The Practical Skeptic: Core Concepts in Sociology / Edition 5

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The Practical Skeptic, a concise introduction to sociology, focuses on core concepts as the central building blocks for understanding sociology. Lisa McIntyre's straightforward, lively style and her emphasis on critical thinking make this an engaging and user-friendly text for students of all levels. Through this conversational narrative, students are able to grasp key sociological concepts and learn the essential lesson that there is much that goes on in the social world that escapes the sociologically untrained eye.
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Product Details

  • ISBN-13: 9780073404400
  • Publisher: McGraw-Hill Higher Education
  • Publication date: 6/11/2010
  • Edition description: Older Edition
  • Edition number: 5
  • Pages: 304
  • Sales rank: 401,982
  • Product dimensions: 6.30 (w) x 9.00 (h) x 0.50 (d)

Meet the Author

Lisa J. McIntyre is associate professor in sociology at Washington State University. She received the PhD in sociology from The University of Chicago. She is the author of three books including The Public Defender: The Practice of Law in the Shadows of Repute; Law in the Sociological Enterprise and The Practical Skeptic: Core Concepts in Sociology and the editor of The Practical Skeptic: Readings in Sociology. With Marvin Sussman, McIntyre edited Families and Law. An enthusiastic teacher and popular lecturer, McIntyre is a winner of Washington State University’s William F. Mullen Teaching Medal and numerous departmental teaching awards. Her central research focus is on how law and social behavior interact.
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Table of Contents



So, What is Sociology?

The Value of Sociology to Students

Tips for Studying Sociology-And An Invitation

Chapter 1: Responding to Chaos: A Brief History of Sociology

Inquiries into the Physical World

Technology, Urbanization, and Social Upheaval

The Origins of Modern Sociology in France: Emile Durkheim

Excerpt: Emile Durkheim, from Suicide (1897) and The Rules of the Sociological Method (1904)

The Origins of Modern Sociology in Germany: Ferdinand Tonnies and Max Weber

Excerpt: Ferdinand Tonnies, from Gemeinschaft and Gesellschaft (1887)

Karl Marx

The Origins of Modern Sociology in England: Herbert Spencer

Sociology in the United States

Box: One small step for sociology

The Place of Sociology in Modern Society

Chapter 2: The Sociological Eye

The Focus on the Social


Box: Nail down that distinction between manifest and latent functions

Chapter 3: Science and Fuzzy Objects: Specialization in Sociology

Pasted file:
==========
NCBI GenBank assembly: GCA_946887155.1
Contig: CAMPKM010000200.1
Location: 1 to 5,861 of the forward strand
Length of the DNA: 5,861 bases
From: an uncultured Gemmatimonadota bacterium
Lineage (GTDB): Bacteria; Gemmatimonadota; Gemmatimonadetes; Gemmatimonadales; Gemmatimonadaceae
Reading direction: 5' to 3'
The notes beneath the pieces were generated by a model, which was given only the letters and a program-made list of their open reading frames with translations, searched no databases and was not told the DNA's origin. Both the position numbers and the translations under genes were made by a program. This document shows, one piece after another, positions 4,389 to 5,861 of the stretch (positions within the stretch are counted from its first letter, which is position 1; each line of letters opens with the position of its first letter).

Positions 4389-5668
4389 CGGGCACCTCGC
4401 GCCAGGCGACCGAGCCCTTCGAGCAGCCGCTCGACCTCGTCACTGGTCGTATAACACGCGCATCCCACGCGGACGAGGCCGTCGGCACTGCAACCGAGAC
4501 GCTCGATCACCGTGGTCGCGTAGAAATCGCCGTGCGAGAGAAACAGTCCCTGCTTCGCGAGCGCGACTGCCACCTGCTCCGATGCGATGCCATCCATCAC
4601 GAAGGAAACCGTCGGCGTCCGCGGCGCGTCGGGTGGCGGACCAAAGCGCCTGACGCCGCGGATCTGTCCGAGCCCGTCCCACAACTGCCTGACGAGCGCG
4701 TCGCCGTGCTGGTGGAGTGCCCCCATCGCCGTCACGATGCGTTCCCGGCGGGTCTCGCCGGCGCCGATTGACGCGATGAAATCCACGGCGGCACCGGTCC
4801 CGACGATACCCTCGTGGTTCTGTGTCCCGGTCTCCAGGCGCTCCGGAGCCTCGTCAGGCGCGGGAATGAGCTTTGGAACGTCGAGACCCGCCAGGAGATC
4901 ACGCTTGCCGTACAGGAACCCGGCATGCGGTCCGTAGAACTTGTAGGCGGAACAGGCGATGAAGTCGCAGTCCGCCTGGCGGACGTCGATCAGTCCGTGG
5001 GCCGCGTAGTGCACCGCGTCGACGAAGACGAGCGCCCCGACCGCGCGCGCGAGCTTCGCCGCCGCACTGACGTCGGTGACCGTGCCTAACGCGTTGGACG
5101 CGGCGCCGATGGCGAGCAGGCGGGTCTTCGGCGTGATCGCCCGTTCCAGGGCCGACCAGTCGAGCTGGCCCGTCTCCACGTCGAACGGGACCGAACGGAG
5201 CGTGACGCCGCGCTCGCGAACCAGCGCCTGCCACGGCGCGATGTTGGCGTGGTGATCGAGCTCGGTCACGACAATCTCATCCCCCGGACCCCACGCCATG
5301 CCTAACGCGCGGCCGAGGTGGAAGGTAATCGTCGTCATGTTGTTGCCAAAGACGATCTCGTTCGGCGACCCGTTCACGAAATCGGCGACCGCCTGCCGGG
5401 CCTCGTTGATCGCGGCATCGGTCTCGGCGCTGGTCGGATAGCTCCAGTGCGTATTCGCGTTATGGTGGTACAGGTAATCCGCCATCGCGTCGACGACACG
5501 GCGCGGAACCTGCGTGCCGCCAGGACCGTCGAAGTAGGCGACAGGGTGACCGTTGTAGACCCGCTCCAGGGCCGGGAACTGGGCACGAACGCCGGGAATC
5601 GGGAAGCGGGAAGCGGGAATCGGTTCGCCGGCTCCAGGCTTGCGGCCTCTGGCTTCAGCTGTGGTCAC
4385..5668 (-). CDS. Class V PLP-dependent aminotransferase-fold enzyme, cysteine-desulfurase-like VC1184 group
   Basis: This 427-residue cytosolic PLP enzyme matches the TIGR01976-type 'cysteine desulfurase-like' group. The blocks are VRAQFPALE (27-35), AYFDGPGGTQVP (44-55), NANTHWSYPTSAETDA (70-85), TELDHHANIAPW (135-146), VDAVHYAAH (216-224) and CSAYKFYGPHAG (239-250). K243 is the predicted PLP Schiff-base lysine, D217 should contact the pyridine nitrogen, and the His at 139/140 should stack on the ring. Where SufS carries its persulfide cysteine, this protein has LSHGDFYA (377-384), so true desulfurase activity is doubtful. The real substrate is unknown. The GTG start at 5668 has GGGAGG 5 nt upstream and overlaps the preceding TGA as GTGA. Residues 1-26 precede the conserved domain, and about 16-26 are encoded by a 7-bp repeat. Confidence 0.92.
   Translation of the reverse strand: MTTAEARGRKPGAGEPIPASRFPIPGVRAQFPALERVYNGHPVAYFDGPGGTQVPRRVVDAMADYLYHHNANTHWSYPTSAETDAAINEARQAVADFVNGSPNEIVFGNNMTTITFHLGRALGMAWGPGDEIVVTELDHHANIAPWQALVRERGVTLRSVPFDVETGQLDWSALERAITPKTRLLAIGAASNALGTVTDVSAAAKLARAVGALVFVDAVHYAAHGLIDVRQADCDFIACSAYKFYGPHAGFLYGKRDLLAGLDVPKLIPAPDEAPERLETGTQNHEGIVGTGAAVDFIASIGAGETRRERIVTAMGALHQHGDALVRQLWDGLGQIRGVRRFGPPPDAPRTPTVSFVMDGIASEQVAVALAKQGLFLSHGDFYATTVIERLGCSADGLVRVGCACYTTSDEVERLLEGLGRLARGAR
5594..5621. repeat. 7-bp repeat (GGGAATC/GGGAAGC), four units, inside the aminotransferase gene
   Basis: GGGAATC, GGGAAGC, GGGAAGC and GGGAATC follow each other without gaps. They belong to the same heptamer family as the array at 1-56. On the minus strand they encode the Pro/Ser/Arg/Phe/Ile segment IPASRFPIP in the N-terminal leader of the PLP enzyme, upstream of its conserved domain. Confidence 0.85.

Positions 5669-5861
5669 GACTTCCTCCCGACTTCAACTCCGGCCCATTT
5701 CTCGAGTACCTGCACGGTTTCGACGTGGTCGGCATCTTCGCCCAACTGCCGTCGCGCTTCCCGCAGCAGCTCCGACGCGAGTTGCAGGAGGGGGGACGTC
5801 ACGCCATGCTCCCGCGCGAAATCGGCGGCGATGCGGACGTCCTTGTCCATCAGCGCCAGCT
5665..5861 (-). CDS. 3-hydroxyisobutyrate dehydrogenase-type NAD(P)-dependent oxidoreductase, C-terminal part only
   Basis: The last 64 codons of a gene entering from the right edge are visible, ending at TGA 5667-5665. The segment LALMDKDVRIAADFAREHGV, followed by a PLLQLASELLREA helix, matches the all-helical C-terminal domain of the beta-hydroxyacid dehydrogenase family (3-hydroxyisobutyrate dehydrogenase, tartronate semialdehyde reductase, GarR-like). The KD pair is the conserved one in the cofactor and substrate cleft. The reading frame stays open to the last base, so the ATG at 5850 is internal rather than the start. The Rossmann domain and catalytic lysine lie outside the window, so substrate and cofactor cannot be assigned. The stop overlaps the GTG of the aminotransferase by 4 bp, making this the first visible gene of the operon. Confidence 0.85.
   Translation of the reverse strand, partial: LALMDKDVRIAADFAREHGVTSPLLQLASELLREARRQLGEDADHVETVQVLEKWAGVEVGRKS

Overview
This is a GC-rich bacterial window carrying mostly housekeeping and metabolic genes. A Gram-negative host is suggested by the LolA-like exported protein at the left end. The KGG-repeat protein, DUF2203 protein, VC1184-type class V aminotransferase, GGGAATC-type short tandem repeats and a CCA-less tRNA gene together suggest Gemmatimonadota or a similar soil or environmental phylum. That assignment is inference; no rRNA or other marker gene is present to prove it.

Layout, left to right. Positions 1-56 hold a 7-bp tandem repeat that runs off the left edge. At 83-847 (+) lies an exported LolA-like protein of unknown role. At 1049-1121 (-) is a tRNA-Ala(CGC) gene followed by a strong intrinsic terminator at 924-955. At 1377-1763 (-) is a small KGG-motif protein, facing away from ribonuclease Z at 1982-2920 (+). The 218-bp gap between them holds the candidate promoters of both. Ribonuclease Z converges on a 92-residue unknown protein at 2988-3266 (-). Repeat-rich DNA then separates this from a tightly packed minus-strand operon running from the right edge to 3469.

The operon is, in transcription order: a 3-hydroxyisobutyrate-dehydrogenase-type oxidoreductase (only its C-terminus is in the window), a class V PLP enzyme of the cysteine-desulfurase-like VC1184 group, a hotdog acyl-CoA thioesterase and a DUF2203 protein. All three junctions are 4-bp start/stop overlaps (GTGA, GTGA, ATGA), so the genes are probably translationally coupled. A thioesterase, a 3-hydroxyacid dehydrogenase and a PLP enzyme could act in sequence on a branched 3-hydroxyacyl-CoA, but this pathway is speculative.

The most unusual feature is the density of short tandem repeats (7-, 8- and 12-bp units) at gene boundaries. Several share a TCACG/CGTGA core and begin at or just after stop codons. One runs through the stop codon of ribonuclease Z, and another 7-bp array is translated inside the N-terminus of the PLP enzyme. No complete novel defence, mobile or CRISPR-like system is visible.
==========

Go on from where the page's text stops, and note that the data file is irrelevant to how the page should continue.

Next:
Dividing Up the Task

Topic Area or Subject Matter

Theoretical Perspectives (Paradigms): Functionalist, Conflict, and Symbolic Interactionist

Which Paradigm Is Correct?

Levels of Analysis: Microsociology and Macrosociology

Chapter 4: Who's Afraid of Sociology?

The Empirical World and Inconvenient Facts


Avoiding Ethnocentrism Can Be Difficult

Cultural Relativism

Chapter 5: The Vocabulary of Science



Kinds of Variables: Independent Versus Dependent

Kinds of Relationships: Directionality

Operational Definitions

Tables and Figures

Chapter 6: Doing Social Research

Two Traditions: Quantitative and Qualitative Research

First Things First: The Lit Review

The Survey

Box: Six guidelines for crafting survey-questions

The Experiment

Box: Five rules of doing true experiments


Unobtrusive (Nonreactive) Research

The Importance of Triangulation


Box: Ethics and social research

Chapter 7: Culture

Material and Nonmaterial Culture

Box: The power of informal sanctions

Box: What do Americans value?

Box: Ideology

Box: Ponder

Box: Statements of Belief

How It Adds Up

Culture as a Product of Action

Culture as a Conditioning Element of Further Action

Box: Varieties of cultural wisdom

Social Institutions

Social Change: Cultural Diffusion and Leveling

Subcultures and Countercultures


Excerpt: Margaret Visser, from Much Depends upon Dinner (1986)

Chapter 8: Social Structure



Box: Tricky tricky situations

Master Status


Chapter 9: Society and Social Institutions

Societal Needs

The Nature of Social Institutions

Box: Polygamy and monogamy

Social Change: The Trend Toward Increasing Specialization

Chapter 10: Socialization

Nature and Nurture: Biological and Social Processes

How Socialization Works

Excerpt: George Herbert Mead, From Play and Games in the Genesis of Self (1934)

Box: Rites of passage

Resocialization and Total Institutions


Chapter 11: Deviance and Social Control

The Relativity of Deviance (What We Already Know)

Nonsociological Theories of Deviance

Sociological Theories of Deviance: Emile Durkheim and Suicide

More Structural Strain: Robert Merton and Anomie

Learning to Be Deviant: Howard Becker's Study of Marijuana Use

The Societal Reaction Perspective: Labeling Theory

The Functions of Deviance: Maintenance of the Status Quo and Social Change

Box: Ponder

Chapter 12: Stratification and Inequality

Caste Systems

Estate Systems

Box: A year in the life of the peasant

Class Systems

Theoretical Conceptions of Class

Box: Ponder

Some Words About Slavery

Social Mobility and Open Versus Closed Systems

Chapter 13: Inequality and Achievement: Social Class

Box: The Mathew effect

Explaining Social Stratification

Box: Beyond academics

The Pygmalion Effect: The Power of Expectations

The Fallacy of Hard Work

Social Mobility, Social Structure, and Social Change

Chapter 14: Inequality and Ascription: Race, Ethnicity, and Gender

Why a Dollar Is Not Always a Dollar



Discrimination and "Isms"

The Social Construction of Minority Groups


Box: Sex or gender?




Each chapter ends with End of Chapter Review and Stop and Review: Answers and Discussion
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